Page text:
I was thinking about our conversation on community attachment and why it matters when I spotted this fascinating interactive map, showing the "ins and outs" of communities in 2008 - and by "ins and outs", I mean people moving in and out. Physically. But also emotionally. As I clicked on my county and saw the arrows in and arrows out, representing people moving in and out in just one year, I was surprised by how much of this was going on in this rural community. When I checked out other places that I know and love - places I have lived, and cities that I know because of the work I do with Grassroots Grantmakers - the in's and out's were astounding. Check it out yourself and you'll see what I mean.
It's apparent that thousands and thousands of people are making decisions about their community every day. Is this the perfect place for me? Is there where I feel at home? Is there where I belong? Is there where there is a future for me?
The Knight Foundation's Soul of the Community research looked at these very questions - what is it that attaches people to their communities? What contributes to feelings of being attached (or not attached) to a place?
There's a lot that's interesting about that question and what the Knight Foundation, working with the Gallup organization, found from interviews with nearly 43,000 people over 3 years of research in 26 communities is that attachment matters. Communities where people feel attached are communities where people feel more hopeful. Hope is nice. But what's really getting attention is another truth about attachment - that attachment also relates to the economic prosperity of the community. How's that for some rubber hitting the road?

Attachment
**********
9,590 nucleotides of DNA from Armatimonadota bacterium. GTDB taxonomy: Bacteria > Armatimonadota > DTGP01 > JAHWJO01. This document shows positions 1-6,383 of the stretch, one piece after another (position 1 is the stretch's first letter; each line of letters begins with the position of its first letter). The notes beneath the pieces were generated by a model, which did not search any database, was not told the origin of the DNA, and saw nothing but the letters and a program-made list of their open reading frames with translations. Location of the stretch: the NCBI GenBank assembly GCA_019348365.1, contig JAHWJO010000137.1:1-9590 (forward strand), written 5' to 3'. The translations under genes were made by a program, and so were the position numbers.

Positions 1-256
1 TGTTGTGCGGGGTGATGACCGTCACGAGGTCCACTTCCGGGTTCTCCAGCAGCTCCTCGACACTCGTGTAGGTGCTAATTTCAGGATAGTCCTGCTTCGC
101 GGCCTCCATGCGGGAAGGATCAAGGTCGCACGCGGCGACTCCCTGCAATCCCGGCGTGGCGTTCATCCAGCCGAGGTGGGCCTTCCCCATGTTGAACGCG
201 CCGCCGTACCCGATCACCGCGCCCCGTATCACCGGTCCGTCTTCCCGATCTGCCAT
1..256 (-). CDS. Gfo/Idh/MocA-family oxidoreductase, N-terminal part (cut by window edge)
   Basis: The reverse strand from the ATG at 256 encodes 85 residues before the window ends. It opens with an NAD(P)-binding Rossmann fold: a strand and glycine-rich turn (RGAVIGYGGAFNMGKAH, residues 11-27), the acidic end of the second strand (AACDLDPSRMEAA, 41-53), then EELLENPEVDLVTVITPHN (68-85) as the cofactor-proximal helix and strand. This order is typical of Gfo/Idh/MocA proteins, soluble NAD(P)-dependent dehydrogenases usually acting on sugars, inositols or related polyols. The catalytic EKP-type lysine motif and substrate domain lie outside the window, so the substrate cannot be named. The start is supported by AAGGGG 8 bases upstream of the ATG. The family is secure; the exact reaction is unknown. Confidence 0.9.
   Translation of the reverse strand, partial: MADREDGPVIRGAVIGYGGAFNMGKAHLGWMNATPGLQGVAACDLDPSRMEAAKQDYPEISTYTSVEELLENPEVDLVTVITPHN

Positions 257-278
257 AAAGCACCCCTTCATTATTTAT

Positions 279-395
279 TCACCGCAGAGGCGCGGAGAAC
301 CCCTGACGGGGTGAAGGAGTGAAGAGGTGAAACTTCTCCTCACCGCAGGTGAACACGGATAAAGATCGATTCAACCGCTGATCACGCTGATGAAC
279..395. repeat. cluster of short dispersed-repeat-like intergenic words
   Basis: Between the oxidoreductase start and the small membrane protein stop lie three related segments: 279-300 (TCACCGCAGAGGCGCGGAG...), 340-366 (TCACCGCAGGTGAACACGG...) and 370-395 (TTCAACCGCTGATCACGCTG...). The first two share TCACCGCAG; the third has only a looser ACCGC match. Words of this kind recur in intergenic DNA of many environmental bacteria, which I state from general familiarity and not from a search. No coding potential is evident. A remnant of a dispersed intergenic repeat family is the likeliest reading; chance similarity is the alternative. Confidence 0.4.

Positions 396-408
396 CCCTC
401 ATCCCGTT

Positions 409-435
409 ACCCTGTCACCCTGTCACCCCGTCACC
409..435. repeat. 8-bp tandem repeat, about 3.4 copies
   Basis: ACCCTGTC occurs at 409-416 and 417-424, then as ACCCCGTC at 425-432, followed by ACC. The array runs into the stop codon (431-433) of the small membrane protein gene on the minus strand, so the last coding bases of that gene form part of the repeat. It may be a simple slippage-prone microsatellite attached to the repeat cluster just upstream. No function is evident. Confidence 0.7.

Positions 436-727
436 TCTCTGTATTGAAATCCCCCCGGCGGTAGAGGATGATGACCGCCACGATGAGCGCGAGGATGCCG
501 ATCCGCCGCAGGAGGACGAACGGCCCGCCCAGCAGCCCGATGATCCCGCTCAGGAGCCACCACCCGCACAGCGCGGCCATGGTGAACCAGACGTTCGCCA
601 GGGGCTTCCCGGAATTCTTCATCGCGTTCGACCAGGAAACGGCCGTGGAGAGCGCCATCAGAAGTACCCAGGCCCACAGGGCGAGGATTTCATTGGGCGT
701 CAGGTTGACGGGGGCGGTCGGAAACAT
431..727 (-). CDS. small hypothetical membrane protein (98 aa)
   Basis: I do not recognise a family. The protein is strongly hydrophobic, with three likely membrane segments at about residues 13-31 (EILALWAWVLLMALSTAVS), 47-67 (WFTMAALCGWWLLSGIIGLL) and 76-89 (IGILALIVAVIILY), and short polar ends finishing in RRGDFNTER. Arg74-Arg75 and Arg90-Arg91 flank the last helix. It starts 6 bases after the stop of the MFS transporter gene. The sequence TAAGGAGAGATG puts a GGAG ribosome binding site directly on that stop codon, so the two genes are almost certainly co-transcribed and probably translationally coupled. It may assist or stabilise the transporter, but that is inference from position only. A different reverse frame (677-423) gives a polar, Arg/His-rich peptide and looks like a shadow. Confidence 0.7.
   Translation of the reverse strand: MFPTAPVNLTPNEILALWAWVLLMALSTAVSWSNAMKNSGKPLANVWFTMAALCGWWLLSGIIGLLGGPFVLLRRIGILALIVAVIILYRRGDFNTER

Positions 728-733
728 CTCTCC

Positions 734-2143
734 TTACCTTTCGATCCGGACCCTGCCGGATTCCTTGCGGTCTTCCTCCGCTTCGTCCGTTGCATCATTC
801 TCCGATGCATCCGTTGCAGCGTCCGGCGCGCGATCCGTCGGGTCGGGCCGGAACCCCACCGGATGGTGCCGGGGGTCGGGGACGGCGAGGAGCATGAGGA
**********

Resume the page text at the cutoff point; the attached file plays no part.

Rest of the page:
As I clicked through the "in and out" map, I remembered Paula Ellis saying that there's a window of time when attachment happens or doesn't happen - somewhere 5-6 years after arriving - wondering about the "moving away" decisions and the opportunities that "moving in" could bring, and thinking about my own experience. While most of my moves have been job-related, I've had very different experiences in my new locales - ranging from almost immediately "at home" to never feeling that I belonged. When I've felt at home, I've extended myself into community - initiating contact with strangers, joining groups, showing up as fully "me", contributing and growing. When I've remained a stranger, I've created a life in my cocoon, waiting for the time that I could move on.
The implications of this "in and out" map and the Soul of the Community research on attachment are huge for big thinkers about small grants:
- It's important for us to fully acknowledge the dynamic nature of community, and the consider the implications of this dynamism for our funding, capacity building and leadership development work;
- In light of this dynamism, we need to think more about the importance of grassroots grantmaking's patient money approach, with resources positioned for the long-haul to invite people into action with a welcoming spirit;
- We should finally acknowledge what our intuition has been telling us - that there is indeed an important relationship between feelings and community vitality - that people who feel at home, attached, part of the community are more likely to extend themselves and contribute than those who feel like strangers - and consider what this means for the questions that we ask and the decisions we make as funders;
- We need to think more about this "window of opportunity" information and share this with the groups that we fund, encouraging them to think as critically and creatively as possible about how people are welcomed to and embraced by their community.
- We need to check ourselves to see if our problem-orientation has run a muck at the expense of the asset-oriented possibility orientation that is associated with hope, optimism and the essential and powerful role that we all can play as active citizens in our community.